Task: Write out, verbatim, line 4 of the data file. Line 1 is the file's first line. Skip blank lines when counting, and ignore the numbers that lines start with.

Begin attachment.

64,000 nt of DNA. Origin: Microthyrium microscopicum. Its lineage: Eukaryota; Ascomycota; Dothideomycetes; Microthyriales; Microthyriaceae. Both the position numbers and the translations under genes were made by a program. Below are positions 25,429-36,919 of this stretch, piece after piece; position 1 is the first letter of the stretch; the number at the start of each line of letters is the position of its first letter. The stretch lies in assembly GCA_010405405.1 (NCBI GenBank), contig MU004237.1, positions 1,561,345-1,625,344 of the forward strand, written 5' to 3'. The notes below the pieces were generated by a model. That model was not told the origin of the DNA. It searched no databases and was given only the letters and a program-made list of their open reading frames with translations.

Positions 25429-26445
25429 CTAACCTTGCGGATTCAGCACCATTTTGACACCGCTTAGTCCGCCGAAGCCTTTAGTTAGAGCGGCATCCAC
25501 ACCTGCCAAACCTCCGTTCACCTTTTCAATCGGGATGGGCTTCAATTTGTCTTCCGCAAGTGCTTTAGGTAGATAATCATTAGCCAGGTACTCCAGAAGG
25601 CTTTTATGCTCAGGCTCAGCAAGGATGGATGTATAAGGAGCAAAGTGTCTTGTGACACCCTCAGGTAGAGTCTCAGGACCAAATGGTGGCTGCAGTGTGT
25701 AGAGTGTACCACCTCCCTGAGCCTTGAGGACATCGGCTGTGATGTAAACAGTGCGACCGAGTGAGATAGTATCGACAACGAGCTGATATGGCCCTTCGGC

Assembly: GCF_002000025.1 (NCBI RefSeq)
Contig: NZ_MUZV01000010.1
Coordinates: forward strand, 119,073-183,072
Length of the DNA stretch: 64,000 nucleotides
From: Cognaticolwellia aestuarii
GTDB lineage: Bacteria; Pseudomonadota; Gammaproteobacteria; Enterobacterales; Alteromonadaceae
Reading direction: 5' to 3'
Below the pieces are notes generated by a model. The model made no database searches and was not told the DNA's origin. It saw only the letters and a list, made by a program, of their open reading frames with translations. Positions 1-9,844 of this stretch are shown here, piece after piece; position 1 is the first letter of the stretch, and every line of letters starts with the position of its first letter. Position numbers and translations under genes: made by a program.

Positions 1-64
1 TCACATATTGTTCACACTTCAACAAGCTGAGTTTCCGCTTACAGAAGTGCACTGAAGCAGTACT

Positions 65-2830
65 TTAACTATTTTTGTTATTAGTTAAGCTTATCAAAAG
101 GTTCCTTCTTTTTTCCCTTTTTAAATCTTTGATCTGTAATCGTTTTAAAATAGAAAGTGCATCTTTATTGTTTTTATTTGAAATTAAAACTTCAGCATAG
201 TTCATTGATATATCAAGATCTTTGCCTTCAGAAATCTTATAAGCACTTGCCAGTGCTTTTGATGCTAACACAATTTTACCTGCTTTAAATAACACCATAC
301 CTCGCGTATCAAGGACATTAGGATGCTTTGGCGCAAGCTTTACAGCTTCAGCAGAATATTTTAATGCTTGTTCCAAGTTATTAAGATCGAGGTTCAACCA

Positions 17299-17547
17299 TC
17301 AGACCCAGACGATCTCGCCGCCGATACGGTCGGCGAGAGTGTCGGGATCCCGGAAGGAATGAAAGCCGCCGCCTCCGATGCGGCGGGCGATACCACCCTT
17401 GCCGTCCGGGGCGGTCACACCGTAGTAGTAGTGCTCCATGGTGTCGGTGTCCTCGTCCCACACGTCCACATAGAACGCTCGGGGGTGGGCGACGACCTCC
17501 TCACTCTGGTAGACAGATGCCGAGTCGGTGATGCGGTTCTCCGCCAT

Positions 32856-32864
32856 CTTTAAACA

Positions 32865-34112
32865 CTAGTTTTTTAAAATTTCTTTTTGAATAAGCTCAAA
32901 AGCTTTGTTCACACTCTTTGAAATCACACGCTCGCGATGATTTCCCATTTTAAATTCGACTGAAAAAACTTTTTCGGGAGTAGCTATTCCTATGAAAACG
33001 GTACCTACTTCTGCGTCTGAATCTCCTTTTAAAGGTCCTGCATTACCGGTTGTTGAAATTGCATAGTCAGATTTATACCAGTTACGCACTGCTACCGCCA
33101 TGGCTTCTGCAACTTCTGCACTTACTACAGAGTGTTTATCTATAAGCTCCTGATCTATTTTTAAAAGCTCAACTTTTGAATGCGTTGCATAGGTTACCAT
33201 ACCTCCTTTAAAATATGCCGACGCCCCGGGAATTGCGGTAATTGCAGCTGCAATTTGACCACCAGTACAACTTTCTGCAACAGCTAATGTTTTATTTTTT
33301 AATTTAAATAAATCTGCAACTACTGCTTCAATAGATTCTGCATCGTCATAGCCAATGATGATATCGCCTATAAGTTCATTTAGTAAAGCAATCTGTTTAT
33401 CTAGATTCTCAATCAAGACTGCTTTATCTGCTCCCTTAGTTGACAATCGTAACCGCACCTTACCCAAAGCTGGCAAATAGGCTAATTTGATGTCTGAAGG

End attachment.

25501 ACCTGCCAAACCTCCGTTCACCTTTTCAATCGGGATGGGCTTCAATTTGTCTTCCGCAAGTGCTTTAGGTAGATAATCATTAGCCAGGTACTCCAGAAGG